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How to Appreciate Truck Drivers the Other 51 Weeks of the Year

07 Sep 2016 2:53 PM | Anonymous member (Administrator)

National Truck Driver Appreciation Week is Sept. 11-17. Expect everyone from big carriers and national industry associations to issue proclamations, release videos and say nice things about truckers and how important they are to the economy.

All of that is nice to hear, but it doesn’t necessarily translate into anything concrete for the drivers. True appreciation takes commitment, produces tangible benefits for drivers and isn’t limited to a single week. We’ve compiled a list of how to truly appreciate a driver.

For carriers:

  • 1.      Treat drivers like people. Just because they’re not in the office, doesn’t mean they’re not part of the team. Remember their names, include them in company happenings and make them feel important.
  • 2.      Listen to them. Your drivers have valuable insight into your business and your clients that no one else in your company does. So it makes sense to listen when they offer a suggestion.
  • 3.      Pay them fairly. It’s a hard job and pay hasn’t kept up. Paying them fairly will help you hang onto your drivers, which will save you money and result in better service.
  • 4.      Start a driver recognition program. Salute drivers of the month, celebrate million-milers and reward exemplary behavior.
  • 5.      Get them home. Do everything in your power to get your drivers home when you say you will.
  • 6.      Give them good equipment. Sending drivers out in trucks with unaddressed maintenance and/or safety problems is dangerous and unfair.

For dispatchers and driver managers:

  • 1.      Know the drivers’ names. Treat them like human beings, not like faceless cogs in a machine. Remember that they have families, too.
  • 2.      Communicate. The more information a driver has about routes, schedules, destinations and other conditions, the more smoothly the ride will go.
  • 3.      Be honest. Let drivers know what you know and the reasons for changes in loads and schedules. No one likes to be kept in the dark.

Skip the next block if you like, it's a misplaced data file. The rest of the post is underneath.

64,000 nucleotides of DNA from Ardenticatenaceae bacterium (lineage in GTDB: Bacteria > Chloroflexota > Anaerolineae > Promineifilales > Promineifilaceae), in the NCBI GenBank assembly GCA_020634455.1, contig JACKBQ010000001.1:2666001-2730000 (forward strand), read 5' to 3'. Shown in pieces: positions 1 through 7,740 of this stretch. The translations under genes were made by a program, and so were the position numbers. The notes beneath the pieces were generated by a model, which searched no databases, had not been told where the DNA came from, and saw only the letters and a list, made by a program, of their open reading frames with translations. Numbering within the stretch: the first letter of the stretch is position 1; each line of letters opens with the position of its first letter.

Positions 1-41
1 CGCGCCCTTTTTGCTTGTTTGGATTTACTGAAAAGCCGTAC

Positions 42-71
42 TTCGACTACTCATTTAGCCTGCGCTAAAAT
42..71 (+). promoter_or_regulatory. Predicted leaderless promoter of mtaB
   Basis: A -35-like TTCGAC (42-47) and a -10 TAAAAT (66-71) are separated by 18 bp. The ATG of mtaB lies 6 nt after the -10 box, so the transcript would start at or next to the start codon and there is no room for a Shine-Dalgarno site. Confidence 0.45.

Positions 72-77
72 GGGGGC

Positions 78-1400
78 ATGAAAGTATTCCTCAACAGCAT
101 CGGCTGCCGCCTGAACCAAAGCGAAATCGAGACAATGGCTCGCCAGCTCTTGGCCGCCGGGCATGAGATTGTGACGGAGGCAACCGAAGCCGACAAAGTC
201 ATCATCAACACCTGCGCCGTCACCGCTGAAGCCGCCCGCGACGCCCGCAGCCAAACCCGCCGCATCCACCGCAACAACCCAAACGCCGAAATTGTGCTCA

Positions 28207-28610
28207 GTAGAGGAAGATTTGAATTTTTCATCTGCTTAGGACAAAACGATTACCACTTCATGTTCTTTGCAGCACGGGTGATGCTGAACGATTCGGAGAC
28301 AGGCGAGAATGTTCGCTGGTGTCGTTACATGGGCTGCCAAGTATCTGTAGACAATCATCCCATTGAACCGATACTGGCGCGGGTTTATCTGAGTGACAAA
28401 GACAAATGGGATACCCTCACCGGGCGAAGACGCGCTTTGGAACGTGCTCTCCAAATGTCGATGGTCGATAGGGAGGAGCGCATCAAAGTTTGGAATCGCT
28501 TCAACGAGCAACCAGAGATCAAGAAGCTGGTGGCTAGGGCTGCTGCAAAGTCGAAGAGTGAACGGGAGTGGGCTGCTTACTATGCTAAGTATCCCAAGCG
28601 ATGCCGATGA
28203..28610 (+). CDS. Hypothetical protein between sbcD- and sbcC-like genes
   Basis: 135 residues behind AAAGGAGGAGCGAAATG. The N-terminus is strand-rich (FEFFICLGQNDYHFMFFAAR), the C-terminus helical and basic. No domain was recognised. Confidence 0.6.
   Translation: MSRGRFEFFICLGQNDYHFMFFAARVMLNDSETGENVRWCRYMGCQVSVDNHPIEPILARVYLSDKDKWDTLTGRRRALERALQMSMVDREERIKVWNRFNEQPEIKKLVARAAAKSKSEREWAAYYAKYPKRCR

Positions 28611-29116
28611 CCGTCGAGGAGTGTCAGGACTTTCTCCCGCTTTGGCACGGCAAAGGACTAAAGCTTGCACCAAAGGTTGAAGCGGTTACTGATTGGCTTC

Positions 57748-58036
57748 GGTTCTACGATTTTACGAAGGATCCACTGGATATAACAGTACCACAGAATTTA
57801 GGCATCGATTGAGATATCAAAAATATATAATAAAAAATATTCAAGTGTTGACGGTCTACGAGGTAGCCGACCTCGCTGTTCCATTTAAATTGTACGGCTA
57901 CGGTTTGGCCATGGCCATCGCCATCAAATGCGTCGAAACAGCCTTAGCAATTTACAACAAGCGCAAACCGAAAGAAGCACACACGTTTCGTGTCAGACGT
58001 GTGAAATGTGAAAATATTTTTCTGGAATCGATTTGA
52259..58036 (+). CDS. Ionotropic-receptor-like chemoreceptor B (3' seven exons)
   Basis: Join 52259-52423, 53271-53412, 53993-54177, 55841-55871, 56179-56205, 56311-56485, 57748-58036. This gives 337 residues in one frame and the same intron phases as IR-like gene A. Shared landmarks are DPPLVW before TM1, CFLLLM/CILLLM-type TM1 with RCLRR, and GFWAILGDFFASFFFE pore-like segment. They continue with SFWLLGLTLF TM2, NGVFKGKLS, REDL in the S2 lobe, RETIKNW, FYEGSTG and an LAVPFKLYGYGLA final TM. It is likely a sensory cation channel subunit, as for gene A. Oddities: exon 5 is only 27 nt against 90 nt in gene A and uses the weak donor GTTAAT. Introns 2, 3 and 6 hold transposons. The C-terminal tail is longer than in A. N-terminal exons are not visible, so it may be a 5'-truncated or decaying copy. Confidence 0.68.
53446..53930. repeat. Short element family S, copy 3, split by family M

For shippers:

  • 1.      Respect the driver’s time. A delay at the loading dock can push a driver past his hours of service and mean the difference between sleeping in a parking lot and sleeping at home. Delays are sometimes inevitable, but don’t waste drivers’ time unnecessarily.
  • 2.      Allow truckers access to the facilities. When a driver comes off the road, let him or her rest in the lounge, use the bathroom etc. Treat them as an important member of your team.
  • 3.      Keep your yard clean, safe and well-organized.  

For the driving public:

  • 1.      Drive safely and respectfully. Don’t tailgate; don’t cut them off; let them merge and realize that Class 8 trucks can’t accelerate, brake or maneuver as quickly as a four-wheeler.
  • 2.      Treat them. Chances are, almost everything you own was on the back of a truck at some point. Buy them lunch or a cup of coffee at a rest stop. Say thanks.   

We asked our RoadPro Road Warrior Pro Drivers Council members what makes them feel appreciated and here’s what they told us:

Maggie Stone: I had a farmer that would bring me donuts and occasionally make cinnamon rolls for the drivers.

Sierra Sugar and Allen Welcher: One of the greatest joys for me is when other drivers take the time to talk to each other. To me, that type of relaxed communication is a sign of mutual respect, camaraderie and gratitude towards each other.  

We’re especially appreciative when other drivers recognize the challenges associated with driving a big truck. Those moments when you can tell they are conscientiously giving you extra space to make a tight turn, or wave happily at you when you go by them; those little things mean so much and help reduce some of the monotony and stress from driving.

Joanne Fatta: My customers and their constant compliments about my work performance and reliability sure make me feel wonderfully appreciated. I smile when I come back from a week of vacation and my customers tell me, "We are so glad you are back." 

Motorists watching me closely through tight turns, giving me thumbs up, pointing to my Driver of the Year logo on my truck at a red light and asking if that is me and then giving me thumbs up and congratulations for my award. 


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